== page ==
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As we have noted several times in this blog, students should focus on pursuing their interests, rather than choose their extracurriculars and essay topics on the basis of what colleges want to see. The reason for that is that there is no magic formula that will guarantee a student admission to all colleges, and at the most competitive colleges admissions decisions can indeed be difficult to predict.

But the most important aspect in college decisions—and the one that should govern students and does govern college admissions offices—is fit. Because fit depends on both sides, students are best served by being themselves and pursuing what they are most passionate about. Thinking about college decisions in this way can help take some of the mystery (and sometimes, sting) out of the college admission decision process.

Student fit

In order to determine how well a student fits a college, admissions officers take a number of factors into account.

  • Grades and rigor of courses
  • Test scores
  • Extracurricular activities
  • Essays
  • Recommendations
  • Special abilities (athletic, musical, artistic, status)
  • Legacy status
  • Demonstrated interest

Non-student-related factors in admissions decisions

In addition to the fit of the student, colleges also decide on the basis of what the campus needs in any given year, what the administration’s goals are, and sometimes what faculty seek, too.

Changing needs and priorities

Students will not know how many spots are available and what a college’s priorities are in any given year. Colleges also generally only give a general idea of how they factor different components of the application to reach the decisions. No doubt, this can be frustrating to parents and students alike.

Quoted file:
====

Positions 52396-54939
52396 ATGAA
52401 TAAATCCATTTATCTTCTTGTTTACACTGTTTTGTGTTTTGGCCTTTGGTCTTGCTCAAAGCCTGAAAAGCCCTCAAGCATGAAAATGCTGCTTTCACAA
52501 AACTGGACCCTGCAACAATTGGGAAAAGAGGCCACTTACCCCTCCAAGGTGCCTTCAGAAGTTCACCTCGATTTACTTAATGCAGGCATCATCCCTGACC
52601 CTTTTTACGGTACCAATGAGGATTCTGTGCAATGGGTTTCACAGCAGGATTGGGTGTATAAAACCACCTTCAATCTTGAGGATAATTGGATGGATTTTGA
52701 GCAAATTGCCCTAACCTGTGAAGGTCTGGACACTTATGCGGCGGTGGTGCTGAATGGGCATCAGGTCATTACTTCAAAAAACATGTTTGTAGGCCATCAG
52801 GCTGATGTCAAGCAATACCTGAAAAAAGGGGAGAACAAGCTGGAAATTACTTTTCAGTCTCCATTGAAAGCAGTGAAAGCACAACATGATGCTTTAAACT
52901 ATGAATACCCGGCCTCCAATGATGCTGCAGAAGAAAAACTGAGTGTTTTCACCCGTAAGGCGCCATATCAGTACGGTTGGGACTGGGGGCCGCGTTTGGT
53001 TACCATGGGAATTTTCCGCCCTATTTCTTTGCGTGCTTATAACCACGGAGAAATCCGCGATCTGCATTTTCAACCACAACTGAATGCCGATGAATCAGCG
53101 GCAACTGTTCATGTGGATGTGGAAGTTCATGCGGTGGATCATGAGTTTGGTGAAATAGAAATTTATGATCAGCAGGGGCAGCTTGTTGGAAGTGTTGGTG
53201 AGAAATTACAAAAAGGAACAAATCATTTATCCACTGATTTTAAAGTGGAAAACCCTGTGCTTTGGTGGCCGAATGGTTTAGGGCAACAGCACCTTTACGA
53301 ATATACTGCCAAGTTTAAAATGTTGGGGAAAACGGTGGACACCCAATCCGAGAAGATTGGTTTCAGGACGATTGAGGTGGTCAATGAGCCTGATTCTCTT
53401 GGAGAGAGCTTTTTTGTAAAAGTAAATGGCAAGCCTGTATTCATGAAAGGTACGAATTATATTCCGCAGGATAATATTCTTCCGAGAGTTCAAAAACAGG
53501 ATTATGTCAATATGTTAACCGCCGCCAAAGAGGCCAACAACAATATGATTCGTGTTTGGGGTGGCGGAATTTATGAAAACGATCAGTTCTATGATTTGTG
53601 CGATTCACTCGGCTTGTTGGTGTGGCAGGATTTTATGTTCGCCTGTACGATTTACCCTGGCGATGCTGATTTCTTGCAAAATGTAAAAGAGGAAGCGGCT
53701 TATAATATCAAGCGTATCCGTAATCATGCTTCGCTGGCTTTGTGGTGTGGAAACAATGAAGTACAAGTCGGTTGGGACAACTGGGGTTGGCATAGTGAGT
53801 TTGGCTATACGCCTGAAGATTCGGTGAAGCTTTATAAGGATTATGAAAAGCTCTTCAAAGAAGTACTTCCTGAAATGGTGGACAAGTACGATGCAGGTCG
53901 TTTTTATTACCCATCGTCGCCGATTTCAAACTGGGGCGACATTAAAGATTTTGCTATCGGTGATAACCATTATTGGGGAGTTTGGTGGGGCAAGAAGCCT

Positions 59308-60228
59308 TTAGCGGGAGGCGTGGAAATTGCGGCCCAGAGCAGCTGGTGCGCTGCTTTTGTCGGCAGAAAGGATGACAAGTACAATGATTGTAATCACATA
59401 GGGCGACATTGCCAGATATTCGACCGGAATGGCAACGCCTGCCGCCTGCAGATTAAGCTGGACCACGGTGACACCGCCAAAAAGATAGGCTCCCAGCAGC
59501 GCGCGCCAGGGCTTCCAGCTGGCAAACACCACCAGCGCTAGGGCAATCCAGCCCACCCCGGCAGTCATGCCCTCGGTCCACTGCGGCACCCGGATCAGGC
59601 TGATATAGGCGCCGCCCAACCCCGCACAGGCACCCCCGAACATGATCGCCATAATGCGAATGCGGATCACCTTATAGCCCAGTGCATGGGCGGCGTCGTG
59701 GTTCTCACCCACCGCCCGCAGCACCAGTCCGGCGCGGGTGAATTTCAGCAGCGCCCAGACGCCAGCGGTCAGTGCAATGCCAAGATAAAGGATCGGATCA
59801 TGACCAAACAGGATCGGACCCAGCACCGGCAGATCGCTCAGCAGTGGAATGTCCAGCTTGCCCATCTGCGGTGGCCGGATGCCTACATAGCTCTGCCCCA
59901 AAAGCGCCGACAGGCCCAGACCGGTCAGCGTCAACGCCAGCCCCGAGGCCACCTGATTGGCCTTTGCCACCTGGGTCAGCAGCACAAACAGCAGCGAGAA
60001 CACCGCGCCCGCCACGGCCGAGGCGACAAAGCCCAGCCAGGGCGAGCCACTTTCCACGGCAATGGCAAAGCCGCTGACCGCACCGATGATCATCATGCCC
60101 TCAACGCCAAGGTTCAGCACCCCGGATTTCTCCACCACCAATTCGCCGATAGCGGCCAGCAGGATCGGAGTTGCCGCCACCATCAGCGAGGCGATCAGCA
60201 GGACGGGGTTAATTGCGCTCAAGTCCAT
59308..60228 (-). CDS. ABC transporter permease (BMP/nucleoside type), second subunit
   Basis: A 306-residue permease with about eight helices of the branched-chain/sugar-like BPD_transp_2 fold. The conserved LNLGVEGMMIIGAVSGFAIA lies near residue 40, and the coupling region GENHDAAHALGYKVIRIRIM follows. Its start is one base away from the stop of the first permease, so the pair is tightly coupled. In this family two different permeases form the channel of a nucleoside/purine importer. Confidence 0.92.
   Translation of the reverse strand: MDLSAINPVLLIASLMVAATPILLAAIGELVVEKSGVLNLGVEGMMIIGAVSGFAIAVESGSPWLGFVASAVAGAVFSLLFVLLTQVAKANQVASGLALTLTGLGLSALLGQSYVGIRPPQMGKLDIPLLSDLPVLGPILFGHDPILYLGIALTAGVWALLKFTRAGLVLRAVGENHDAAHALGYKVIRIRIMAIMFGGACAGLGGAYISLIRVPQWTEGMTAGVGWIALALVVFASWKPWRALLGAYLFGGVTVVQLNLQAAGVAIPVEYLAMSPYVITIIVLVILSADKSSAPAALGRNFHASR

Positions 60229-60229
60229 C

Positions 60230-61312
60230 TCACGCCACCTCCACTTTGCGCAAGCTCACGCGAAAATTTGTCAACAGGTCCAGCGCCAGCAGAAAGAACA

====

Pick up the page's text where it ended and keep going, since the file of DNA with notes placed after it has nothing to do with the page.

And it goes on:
Thoughtful decisions

But just because admissions decisions are difficult to predict sometimes does not mean that the decisions are arbitrary. Human beings—some of whom are recent graduates of the school where they now work as admissions officers, some of whom have worked for decades at the school where they preside over admissions decisions, all of whom want to pick a class of students who bring something to the campus community—spend a lot of time reading the applications carefully and reflecting on how well a student seems to meet academic standards, the campus culture of the college and the college’s priorities that year.

It is worth recalling, too, that just as these factors can go against students, they can also go in favor of students as well.

 

Bottom Line:

 

Admissions decisions do not necessarily mean that a student could not do the work if s/he went to the college, that a rejected student is somehow unworthy of going to a college, or represent a decision on the student’s ability to succeed in life or at college. Nor do they represent random decisions. What these decisions do reflect are questions of the number of spaces available to offer students admission each year, what the college prioritizes in any given year and fit. Both students and colleges try to determine their best fit. Students can maximize their chances by researching and applying to schools that fit them well; as long as they decide to attend a school that will allow them to grow intellectually and personally, students will have a great college experience.

 

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